The Danish government decided on Tuesday to extend temporary control over the country's border with Germany by 20 days to February 23, Minister for Immigration, Integration and Housing Inger Stojberg told reporters in parliament.
Stojberg said the government assessed there was still a possibility that large numbers of refugees might come to Denmark. Control over the Danish border with Germany was necessary because Sweden had also imposed border control, she said.
Danish lawmakers on last Tuesday passed measures aimed at limiting refugee rights, as some laws include the confiscation of valuables and three years of family reunification delays.
The bill was passed with an overwhelming majority, backed by the main centre-left opposition party Social Democrats, despite opposing voices from small left-wing parties, including from Red Green Alliance.
Denmark recently tightened its borders, but the country believes the new laws are still necessary to limit the flow of refugees.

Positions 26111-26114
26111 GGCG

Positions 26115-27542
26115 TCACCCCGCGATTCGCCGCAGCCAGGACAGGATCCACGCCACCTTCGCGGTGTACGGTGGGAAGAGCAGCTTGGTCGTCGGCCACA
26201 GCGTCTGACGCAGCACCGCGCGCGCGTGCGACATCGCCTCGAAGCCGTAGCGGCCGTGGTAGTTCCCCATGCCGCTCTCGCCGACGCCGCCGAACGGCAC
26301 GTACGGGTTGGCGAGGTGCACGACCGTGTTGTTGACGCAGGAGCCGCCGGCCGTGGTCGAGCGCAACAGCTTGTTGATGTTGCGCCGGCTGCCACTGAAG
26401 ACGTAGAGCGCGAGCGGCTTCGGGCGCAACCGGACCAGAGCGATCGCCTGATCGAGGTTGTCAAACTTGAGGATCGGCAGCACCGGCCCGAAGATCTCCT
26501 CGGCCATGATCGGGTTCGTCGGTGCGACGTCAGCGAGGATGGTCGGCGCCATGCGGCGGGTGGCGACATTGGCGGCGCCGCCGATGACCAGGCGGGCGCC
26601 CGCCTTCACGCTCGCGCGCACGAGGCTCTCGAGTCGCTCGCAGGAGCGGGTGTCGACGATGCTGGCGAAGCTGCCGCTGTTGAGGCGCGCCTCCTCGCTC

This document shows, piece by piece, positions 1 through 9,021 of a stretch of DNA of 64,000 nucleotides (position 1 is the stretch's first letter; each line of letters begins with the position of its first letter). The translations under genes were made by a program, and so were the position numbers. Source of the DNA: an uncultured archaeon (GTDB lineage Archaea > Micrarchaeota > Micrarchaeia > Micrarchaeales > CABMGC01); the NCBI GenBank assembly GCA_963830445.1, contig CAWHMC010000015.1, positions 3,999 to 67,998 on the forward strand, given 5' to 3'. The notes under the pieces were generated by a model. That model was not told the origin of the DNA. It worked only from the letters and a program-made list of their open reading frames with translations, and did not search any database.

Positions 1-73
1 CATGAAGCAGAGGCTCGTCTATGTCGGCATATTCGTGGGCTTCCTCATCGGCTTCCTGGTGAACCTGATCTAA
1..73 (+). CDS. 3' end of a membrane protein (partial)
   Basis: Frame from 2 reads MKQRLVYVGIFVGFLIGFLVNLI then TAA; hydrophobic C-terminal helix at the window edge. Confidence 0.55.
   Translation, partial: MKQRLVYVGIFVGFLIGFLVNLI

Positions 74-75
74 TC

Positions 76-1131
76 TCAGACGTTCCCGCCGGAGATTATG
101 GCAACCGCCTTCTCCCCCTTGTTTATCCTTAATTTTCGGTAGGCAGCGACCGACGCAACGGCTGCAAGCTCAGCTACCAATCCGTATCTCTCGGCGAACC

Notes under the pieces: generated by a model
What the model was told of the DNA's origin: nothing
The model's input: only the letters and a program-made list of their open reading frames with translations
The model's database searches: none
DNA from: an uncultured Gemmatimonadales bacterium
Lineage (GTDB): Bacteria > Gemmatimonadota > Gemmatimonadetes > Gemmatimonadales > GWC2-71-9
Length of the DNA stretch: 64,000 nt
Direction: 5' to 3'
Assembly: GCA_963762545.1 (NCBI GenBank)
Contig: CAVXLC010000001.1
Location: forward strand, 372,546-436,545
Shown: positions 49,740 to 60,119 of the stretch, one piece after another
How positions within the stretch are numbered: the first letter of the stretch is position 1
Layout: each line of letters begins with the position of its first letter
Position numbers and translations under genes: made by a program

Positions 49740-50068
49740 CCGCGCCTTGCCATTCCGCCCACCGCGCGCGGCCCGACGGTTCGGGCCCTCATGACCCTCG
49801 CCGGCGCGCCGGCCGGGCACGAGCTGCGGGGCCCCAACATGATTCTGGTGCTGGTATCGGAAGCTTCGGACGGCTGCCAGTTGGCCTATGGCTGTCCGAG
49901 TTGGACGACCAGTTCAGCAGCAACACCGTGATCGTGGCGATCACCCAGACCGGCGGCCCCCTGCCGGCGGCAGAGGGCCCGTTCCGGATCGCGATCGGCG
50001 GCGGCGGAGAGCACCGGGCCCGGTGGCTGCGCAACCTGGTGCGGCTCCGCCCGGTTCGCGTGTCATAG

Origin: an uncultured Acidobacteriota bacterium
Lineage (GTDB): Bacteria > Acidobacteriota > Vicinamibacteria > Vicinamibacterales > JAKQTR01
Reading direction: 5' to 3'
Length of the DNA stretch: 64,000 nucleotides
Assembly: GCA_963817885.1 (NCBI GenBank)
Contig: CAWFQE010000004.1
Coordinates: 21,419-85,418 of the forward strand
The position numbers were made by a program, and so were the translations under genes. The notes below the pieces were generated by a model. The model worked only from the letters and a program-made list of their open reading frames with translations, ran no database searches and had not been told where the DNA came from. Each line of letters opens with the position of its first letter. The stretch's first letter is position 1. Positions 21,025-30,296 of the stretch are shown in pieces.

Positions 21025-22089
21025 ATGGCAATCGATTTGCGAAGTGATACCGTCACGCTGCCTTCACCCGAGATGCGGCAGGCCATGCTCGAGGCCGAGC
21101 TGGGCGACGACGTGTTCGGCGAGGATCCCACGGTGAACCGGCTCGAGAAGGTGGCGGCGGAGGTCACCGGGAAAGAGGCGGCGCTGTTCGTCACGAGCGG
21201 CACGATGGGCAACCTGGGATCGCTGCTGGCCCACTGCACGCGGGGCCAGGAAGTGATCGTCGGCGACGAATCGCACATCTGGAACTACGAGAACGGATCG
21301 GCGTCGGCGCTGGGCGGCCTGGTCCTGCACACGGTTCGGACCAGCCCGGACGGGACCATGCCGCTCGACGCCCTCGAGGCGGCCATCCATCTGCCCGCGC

The proposal which allows police to seize valuables and cash from refugees to help pay for their stay in asylum centres has produced international outrage, rights activists have also criticised a three-year-delay policy for family reunifications on the grounds that it breaches international conventions.
Denmark had 21,000 asylum applications in 2015, putting it far behind the 163,000 registered in neighbouring Sweden.
The country received international criticism on last Tuesday’s vote from refugee agency UNHCR, claiming it violates the European Convention on Human Rights, the UN Refugee Convention and the UN Convention on the Rights of the Child.